Korean Air’s capacity remains static in 2017; Los Angeles is largest route for A380s, while Asia Pacific dominates international connections

Korean Air’s international and domestic capacity remained relatively flat from 2016-2017. The carrier has taken delivery of a number of new aircraft types over the past 10 years including 787s. It is the only carrier other than Lufthansa to operate the world’s two largest commercial passenger aircraft, having both A380s and 747-8s in its fleet.

Korean Air is the national carrier of South Korea and one of only two airlines (along with Lufthansa) in the world to operate both of the largest commercial airliners in service, the A380 and 747-8. Despite this, the average capacity on the carrier’s international services dropped from 279 to 255 seats between 2008-2017. The average seats on domestic flights also decreased from 200 to 187 during this period.

Incheon heads international services, but Gimpo and Jeju are biggest domestic airports

Seoul Incheon is Korean Air’s largest origin point, accounting for 47% of all departing seats from its multiple South Korean airports in 2017. Incheon leads the way for international departures, with 84% of the carrier’s international capacity from its home country, but only accounts for 3.4% of its departing domestic seats. The largest airports in Korean Air’s domestic network are Seoul Gimpo and Jeju which each account for about one-third of its intra-South Korean departures. Since Incheon is the main airport for international departures, but Gimpo has more domestic services, passengers wishing to connect between the two networks in Seoul may face the prospect of a transfer between airports.

Source: OAG Schedules Analyser – Non-stop seats only, 2017 capacity subject to change.

Korean Air’s total capacity only increased by 3.4% between 2008 and 2017. Capacity increased by 6.5% from 2008 to 2012, before cuts were made in 2013. From 2013 until 2016 the number of seats on sale increased by 6.3%, before levelling off in 2017. Over the past 10 years the airline has reduced its domestic seats by 25%, but increased two-way international capacity by 23%.

Domestic capacity falls after launch of Jin Air

The reduction in domestic capacity corresponds with the launch of operations by LCC Jin Air in 2008, which is a subsidiary of Korean Air’s parent company. OAG schedules show that Korean Air and Jin Air operate on three of the same domestic airport pairs in 2017. Over the past 10 years it appears Korean Air has reduced capacity on all three these routes, while Jin Air has introduced services or increased the number of seats available. This suggests that the parent company’s strategy is to apply a mix of full-service and LCC options on these domestic sectors. The largest domestic route operated by both airlines is Gimpo-Jeju, on which they will offer a combined 285 frequencies during the week commencing 21 November.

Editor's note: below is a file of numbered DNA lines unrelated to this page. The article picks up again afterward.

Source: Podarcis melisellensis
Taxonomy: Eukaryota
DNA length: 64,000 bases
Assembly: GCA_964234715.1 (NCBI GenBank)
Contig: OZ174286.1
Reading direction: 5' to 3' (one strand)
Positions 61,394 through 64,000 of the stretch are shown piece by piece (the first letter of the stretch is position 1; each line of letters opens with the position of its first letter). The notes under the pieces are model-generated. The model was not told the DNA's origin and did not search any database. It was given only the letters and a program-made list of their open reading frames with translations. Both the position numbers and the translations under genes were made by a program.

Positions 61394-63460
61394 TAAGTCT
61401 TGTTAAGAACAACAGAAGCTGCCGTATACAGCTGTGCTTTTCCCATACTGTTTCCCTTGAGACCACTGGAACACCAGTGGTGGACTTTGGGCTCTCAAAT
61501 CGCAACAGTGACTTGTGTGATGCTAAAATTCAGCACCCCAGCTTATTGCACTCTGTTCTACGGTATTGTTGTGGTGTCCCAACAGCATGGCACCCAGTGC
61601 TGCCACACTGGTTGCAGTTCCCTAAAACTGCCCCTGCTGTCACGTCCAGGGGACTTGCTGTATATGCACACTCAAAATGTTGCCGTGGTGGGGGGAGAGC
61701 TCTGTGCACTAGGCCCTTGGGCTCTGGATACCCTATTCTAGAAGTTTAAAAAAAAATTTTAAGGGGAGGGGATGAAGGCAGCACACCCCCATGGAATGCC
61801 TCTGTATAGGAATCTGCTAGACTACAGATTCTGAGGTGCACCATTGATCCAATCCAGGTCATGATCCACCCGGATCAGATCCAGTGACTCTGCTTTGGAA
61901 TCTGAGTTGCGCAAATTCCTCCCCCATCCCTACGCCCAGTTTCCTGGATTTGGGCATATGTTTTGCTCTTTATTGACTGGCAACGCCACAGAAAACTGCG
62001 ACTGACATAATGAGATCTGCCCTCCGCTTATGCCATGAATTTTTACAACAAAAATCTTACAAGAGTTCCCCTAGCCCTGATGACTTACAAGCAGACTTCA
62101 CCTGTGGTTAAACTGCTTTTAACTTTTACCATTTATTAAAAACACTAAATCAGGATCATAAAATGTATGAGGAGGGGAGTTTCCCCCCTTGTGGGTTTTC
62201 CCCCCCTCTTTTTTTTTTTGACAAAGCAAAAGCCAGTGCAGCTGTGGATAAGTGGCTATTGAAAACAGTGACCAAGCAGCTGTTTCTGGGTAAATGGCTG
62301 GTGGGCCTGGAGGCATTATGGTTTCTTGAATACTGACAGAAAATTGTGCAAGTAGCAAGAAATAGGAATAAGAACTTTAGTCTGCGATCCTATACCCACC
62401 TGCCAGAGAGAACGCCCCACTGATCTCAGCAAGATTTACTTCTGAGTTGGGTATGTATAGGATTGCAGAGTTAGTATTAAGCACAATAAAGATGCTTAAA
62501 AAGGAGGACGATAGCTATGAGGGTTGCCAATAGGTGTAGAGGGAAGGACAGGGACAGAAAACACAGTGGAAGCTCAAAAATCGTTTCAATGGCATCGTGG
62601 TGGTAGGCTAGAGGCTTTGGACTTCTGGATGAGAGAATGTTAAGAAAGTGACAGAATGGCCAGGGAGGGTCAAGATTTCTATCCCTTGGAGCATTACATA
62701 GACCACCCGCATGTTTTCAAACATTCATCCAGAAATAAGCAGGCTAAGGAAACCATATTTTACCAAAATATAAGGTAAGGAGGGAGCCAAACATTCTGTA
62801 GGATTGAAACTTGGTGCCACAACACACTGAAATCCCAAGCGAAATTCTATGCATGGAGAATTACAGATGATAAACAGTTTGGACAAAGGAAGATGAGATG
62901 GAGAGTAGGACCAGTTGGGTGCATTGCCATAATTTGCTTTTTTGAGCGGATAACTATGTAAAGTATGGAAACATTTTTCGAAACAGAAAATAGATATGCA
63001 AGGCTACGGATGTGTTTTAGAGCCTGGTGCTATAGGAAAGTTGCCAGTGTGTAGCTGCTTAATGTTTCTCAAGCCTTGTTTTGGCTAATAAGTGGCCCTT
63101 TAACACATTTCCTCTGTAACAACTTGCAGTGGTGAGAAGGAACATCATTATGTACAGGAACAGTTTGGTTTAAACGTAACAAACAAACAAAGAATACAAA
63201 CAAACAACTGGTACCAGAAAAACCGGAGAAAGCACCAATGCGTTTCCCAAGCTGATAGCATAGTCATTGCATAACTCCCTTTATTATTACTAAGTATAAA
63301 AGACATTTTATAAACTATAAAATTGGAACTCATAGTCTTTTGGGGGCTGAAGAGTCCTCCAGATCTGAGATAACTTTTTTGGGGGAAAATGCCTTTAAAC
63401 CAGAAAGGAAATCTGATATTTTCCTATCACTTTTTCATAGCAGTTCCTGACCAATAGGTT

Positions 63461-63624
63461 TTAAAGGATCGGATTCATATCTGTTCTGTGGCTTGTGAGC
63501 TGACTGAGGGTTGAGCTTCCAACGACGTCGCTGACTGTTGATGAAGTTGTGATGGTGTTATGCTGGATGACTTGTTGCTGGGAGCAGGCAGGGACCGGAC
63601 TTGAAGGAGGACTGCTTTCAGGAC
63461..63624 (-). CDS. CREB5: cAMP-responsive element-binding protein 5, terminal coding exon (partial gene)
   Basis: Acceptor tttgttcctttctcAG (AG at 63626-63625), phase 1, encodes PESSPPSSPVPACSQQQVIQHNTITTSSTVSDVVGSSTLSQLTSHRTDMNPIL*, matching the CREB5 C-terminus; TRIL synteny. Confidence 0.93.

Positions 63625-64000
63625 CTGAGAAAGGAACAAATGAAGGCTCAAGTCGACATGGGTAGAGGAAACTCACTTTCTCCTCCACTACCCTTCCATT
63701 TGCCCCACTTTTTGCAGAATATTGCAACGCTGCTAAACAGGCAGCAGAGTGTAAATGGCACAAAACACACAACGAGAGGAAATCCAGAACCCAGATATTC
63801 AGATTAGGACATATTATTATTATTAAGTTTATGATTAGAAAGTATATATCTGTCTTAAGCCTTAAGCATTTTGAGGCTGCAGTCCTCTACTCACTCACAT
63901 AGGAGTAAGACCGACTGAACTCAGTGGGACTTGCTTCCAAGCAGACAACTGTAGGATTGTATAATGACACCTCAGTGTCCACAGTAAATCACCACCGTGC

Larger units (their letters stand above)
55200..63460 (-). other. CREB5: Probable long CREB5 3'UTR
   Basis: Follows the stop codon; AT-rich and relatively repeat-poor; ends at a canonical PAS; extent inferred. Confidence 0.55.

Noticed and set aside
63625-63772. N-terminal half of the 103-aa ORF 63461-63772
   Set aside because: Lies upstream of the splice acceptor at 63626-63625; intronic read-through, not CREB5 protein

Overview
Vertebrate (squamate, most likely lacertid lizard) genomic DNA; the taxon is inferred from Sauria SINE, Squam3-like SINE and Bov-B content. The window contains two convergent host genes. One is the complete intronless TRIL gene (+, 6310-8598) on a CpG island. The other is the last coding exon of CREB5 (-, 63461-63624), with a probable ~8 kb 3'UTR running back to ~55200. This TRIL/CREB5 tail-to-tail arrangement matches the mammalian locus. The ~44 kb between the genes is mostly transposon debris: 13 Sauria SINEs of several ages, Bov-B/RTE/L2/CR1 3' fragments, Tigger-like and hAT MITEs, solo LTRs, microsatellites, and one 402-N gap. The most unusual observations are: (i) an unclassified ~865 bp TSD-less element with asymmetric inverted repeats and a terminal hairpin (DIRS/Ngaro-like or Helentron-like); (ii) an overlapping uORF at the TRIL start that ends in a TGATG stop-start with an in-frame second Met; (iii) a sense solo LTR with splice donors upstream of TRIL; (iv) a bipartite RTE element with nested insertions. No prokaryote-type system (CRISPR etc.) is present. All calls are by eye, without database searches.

Source: OAG Schedules Analyser – Non-stop seats only, 2017 capacity subject to change.

Korean Air received its first A380 in May 2011 and has taken delivery of ten aircraft in total. The South Korean carrier deployed its A380s on eight routes during 2017, including three to the US and two to Europe. Its shortest A380 operation is the 1,463-kilometre Incheon-Taipei Taoyuan airport pair, while it also uses the aircraft to connect the capitals of South Korea and Thailand.

A380s supplemented by smaller types

None of Korean Air’s eight A380 destinations are served exclusively by its double-deckers in 2017, with other types including 747-8s, 777-300s or A330s supplementing the larger aircraft on at least some frequencies. The airline has reduced the number of A380 flights serving Los Angeles, Heathrow and Atlanta in 2017. On the latter two routes, A380 frequencies have been replaced by 747-8 and 777-300 operations respectively.

Source: OAG Schedules Analyser – Non-stop seats only, 2017 capacity subject to change.

Asia Pacific destinations account for ten of Korean Air’s top 12 international markets from its home country in 2017. Japan and China account for 42% of the airline’s international seats alone. The top ranked market that experienced the strongest growth between 2016 and 2017 was Vietnam, with a near-20% increase in seats. A number of the top international markets (highlighted in red) witnessed a reduction in capacity from 2016 to 2017, with China and Indonesia seeing the largest cuts at 9% and 8% respectively. Outside of top international markets, Korean Air more than doubled the seats available to India, with capacity boosted by the introduction of a new service from Incheon to Delhi in December 2016.

Asia Pacific airports are leading international destinations

Korean Air’s largest international airport pairs in 2017 link Incheon with Hong Kong and Bangkok Suvarnabhumi. Both routes have experienced a growth in capacity between 2016 and 2017. According to anna.aero’s New Routes Database, Korean Air launched one new international service in 2017, linking Incheon with Barcelona.

Korean Air has reduced its published domestic capacity but increased the seats available on international services over the past 10 years. Between 2016 and 2017 the carrier more than doubled the capacity available on flights to India. In December 2016 it launched a new route from Incheon-Delhi.


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